It’s really weird how my mind works, especially as it relates to food and pop culture. A couple weeks ago, for some random reason, the Dinner Party episode of Seinfeld popped into my head. Do you remember that episode? The four friends are on their way to a dinner party and split up so that Jerry and Elaine are responsible for buying a chocolate babka and George and Kramer are put in charge of wine. Of course, hilarity/shenanigans ensue and the couple right in front of Elaine and Jerry (who happen to be attending the same dinner party) buy the last chocolate babka.
They don’t know what they’re going to bring to the dinner party when Jerry spots something he doesn’t recognize and asks the clerk what it is. The clerk tells him it’s cinnamon babka. Jerry tells Elaine they have to get the cinnamon babka but Elaine argues that, since the couple in front of them is bringing chocolate, she and Jerry will be bringing “the lesser babka.” Oh, Elaine, you are so misguided!
Jerry: “I beg your pardon? Cinnamon takes a back seat to no babka! People love cinnamon. It should be on tables at restaurants along with salt and pepper. Anytime anyone says, “Oh, this is so good. What’s in it?” The answer invariably comes back, “cinnamon!.” Cinnamon! Again and again. Lesser babka? I think not.”
I totally agree with Jerry. Don’t get me wrong. I love, love, love chocolate. But, even when I am in a restaurant and ordering dessert, I only go for the chocolate dessert about 5% of the time. I am a sucker for cobblers and crisps, tarts and cheesecakes, profiteroles and doughnuts. And, as far as I am concerned, anything with cinnamon and walnuts (or pecans) has to be good.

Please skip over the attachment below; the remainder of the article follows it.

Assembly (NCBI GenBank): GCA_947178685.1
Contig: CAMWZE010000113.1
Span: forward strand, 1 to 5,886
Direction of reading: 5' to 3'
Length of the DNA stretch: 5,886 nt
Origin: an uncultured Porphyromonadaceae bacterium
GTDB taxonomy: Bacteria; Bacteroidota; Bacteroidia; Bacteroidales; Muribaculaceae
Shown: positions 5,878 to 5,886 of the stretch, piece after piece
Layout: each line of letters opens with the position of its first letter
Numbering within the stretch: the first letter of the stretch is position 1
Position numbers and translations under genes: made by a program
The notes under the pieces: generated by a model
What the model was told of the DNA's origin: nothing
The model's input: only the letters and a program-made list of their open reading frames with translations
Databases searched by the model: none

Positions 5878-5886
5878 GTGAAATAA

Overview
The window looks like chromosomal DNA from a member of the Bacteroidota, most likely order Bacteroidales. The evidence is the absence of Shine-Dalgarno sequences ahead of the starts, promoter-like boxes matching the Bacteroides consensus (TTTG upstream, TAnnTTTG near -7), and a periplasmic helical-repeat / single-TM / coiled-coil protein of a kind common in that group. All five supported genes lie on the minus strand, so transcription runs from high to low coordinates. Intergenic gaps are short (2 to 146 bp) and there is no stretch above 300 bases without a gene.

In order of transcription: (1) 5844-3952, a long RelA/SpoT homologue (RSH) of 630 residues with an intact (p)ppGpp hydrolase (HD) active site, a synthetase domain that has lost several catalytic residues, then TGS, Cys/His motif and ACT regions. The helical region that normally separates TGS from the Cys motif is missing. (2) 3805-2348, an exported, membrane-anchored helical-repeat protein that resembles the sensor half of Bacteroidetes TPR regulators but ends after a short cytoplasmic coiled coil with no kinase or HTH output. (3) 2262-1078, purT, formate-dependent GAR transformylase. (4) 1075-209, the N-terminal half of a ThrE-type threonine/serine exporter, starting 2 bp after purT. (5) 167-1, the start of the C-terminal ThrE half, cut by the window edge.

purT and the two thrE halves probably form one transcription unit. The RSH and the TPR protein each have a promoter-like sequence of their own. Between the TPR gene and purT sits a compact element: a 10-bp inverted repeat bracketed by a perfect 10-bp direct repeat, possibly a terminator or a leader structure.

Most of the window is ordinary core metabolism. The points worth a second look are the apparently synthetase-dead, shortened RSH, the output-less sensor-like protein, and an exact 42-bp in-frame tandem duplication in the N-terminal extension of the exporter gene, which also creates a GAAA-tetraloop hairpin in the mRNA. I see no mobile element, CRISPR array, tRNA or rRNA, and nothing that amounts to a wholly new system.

Here’s the thing. I’ve never had babka. Truth be told, I didn’t really even know what a babka was…but I knew I needed to have one. So I googled it and I was right. I did, in fact, need babka. And just as I was thinking this, I cruised through my Google Reader to see a Slate article about babka of all things. I took it as a sign.
So, for those of you who (like me) don’t know exactly what babka is, it’s something of a cross between a cake and a bread. The bread is sweet and brioche-like and it’s filled like a coffeecake would be. I used a recipe from Cook’s Illustrated, and it came out great. However, next time, I do not plan on making the pinwheel cuts before placing them in the pan and baking. Instead, I’ll just cut the cylinder into two equal parts and then twist them and stick each in a loaf pan. The slices made the top of the cake look pretty but ultimately, they were more time consuming and allowed more of the filling to drizzle out, causing a bit of a caramelized crust on the sides that wasn’t quite as pretty.
This is something best made on a weekend, or when you have two consecutive days off. I didn’t get a chance to make it the last two weekends and wanted to use my sour cream within the next few days, so I did it on a Monday and Tuesday. Bad idea. It wouldn’t have been SO bad, but I didn’t realize the dough needed to rise a second time for 2.5 hours after it was rolled/cut (let this be a lesson to read instructions fully before making anything). So, it didn’t even make it into the oven until about 9:45. I had to put it away still warm because I was too tired to wait for it to cool completely. I did sneak a slice before bed (of course! I mean, I had been waiting for it for two days!) and it was so great warm. Mmm.